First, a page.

British Social Democracy

The “Social Democrat” and “British Socialist,” 1897-1913
By H.W. Lee, December 15, 1913.

Source: British Socialist, December 1913;
Transcribed: by Ted Crawford.

With this number the “Social-Democrat” (latterly the “British Socialist”) completes the sixteenth year of its existence as a monthly Socialist magazine and review. It was started in January, 1897, by our never-to-be-forgotten comrade, H. Quelch. It began as a twopenny magazine of 32 pages, and continued in that form for six years. At the beginning of 1903 it was increased to 64 pages, printed on thicker paper, and issued at 6d. But though the change was made in response to many requests for enlargement and improvement, the sale steadily diminished; and in 1908 it was reduced to threepence. The formation of the British Socialist Party took place at the end of 1911, and in January, 1912, the “Social-Democrat” became the “British Socialist.”

There is no doubt whatever that Socialists frequently fail to appreciate at the moment the many good articles, reviews, and the reliable information concerning their international movement that is constantly set before them. It is in looking back on what has been published years ago that we see how much valuable work has been done by the many contributors who have voluntarily and cheerfully given of their best to the literary and journalist side of the Socialist cause. The pages of the past volumes of the “Social-Democrat” teem with matter that is of the greatest historical interest and value. There are “Personal Sketches” of leaders of the people – past and present. Biographies of Karl Marx, Robert Owen, Wilhelm Liebknecht, August Bebel, Sophie Perovskaia, George Julian Harney, the old Chartist, Auguste Blanqui, Henry George, William Morris, J.L. Joynes, and many others who have passed from us will be found, together with many who are living and working in the Socialist movement. There are articles innumerable on Socialist theory, policy and tactics; on matters of foreign policy, subject races, colonial questions; while the extracts from magazine articles on various economic and social questions have always been a feature of the “Social-Democrat.” To it, too, our late comrade Quelch contributed a number of those excellent short stories to which Hyndman has frequently referred, and which, it is hoped, will soon be published in volume form; and at the time he contributed them anonymously. “Jim Carter’s Last Day,” “Only – he was a Socialist!” “Bread and Stones,” and “In the Merry Christmas Time” are among some of his most powerful pieces depicting the awful daily tragedy of poorer working-class life; while “The Dynamiters,” on the other hand, is delightfully humorous.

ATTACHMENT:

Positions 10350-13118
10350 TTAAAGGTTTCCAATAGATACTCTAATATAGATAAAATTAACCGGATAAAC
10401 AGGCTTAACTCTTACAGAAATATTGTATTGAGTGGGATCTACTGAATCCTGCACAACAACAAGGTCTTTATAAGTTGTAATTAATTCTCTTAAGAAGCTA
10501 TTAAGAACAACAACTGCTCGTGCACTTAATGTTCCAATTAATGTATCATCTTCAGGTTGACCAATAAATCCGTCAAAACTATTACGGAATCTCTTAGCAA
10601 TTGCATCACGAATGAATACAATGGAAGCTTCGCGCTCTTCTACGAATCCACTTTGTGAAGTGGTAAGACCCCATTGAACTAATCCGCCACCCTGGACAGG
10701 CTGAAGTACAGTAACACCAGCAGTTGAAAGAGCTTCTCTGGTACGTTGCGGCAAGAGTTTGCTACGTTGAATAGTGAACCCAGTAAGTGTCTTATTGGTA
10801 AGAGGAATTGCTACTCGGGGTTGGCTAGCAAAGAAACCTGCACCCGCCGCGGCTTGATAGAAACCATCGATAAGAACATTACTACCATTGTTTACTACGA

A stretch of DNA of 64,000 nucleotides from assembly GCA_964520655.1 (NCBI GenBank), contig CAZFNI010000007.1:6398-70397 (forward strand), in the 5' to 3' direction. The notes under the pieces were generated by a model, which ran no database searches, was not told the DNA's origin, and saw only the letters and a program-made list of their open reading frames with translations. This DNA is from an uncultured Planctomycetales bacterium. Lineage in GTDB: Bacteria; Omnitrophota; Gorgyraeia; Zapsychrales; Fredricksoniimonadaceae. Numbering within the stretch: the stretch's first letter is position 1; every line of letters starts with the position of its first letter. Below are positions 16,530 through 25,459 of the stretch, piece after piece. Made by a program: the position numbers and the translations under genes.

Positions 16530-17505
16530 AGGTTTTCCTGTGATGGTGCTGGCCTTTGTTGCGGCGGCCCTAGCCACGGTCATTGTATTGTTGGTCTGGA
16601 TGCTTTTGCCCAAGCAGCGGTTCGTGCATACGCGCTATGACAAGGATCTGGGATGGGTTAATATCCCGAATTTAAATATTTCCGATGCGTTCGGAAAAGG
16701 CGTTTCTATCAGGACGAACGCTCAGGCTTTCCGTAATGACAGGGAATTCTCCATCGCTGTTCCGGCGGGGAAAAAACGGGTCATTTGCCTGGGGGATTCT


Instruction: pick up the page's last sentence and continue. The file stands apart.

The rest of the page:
Then the articles – the volumes for 1899 to 1903 contain matter of a most valuable description regarding that infamy in South Africa which no one but ourselves would believe was going to happen even four weeks before hostilities began. In the volume for 1902, J.B. Askew furnishes us with a translation of the discussion which took place in the “Neue Zeit” between E. Belfort Bax and Karl Kautsky on “The Materialist Conception of History.” In the volume for 1903 there is the symposium on “Clericalism and Socialism,” in which Vandervelde, Destree, Vollmar, Simons, Iglesias, Kautsky, Bernstein, Knudsen, and a number of other leading Socialists of all countries took part. In that for 1904 there are the memoirs of Jean Allemane, who went through the Commune, and was banished to New Caledonia, whence he returned at the Amnesty to take his place in the ranks of the French Socialists. I recollect visiting his printery in the Rue Saint Sauveur, Paris, in 1889, where the “Proletariat” was printed. The series of articles on the “Patriarchs of Socialism” began in 1904, and was continued the following year.

Page after page could be filled with descriptions of what has appeared. The Socialist movement in all countries has been dealt with; editorial notes on matters of the moment have been written each month: facts and figures, stories and sketches and poetry abound. Knowing how useful such a magazine should be to Socialists in this country, if they would only recognise the fact, it is all the more regrettable that I should have to announce that this number will be the last of the “British Socialist.” The sale, which diminished with the alteration in size and price in 1903, has gone down steadily, and it went down still further with the alteration of the title from “Social-Democrat” to “British Socialist.” Merely to publish a magazine at a loss for the sake of the comparative few who take it regularly is useless, and it has, therefore, been decided to discontinue the publication of the “British Socialist” – at all events, for the present. The loss arising from its publication can be much more serviceably applied to the enlargement and improvement of “Justice,” which is a real necessity to the Socialist movement in this country. Sometimes the absence of a thing causes its value to be more generally recognised than its presence. It is very likely to be the case with the “British Socialist.” If that turns out to be so, and if it is shown later that there is a demand, as there undoubtedly ought to be, for a serious Socialist critical review in this country, then there will be no difficulty in bringing out one which in some respects may be an improvement on the “Social-Democrat,” though it is difficult to see how it can be made more useful.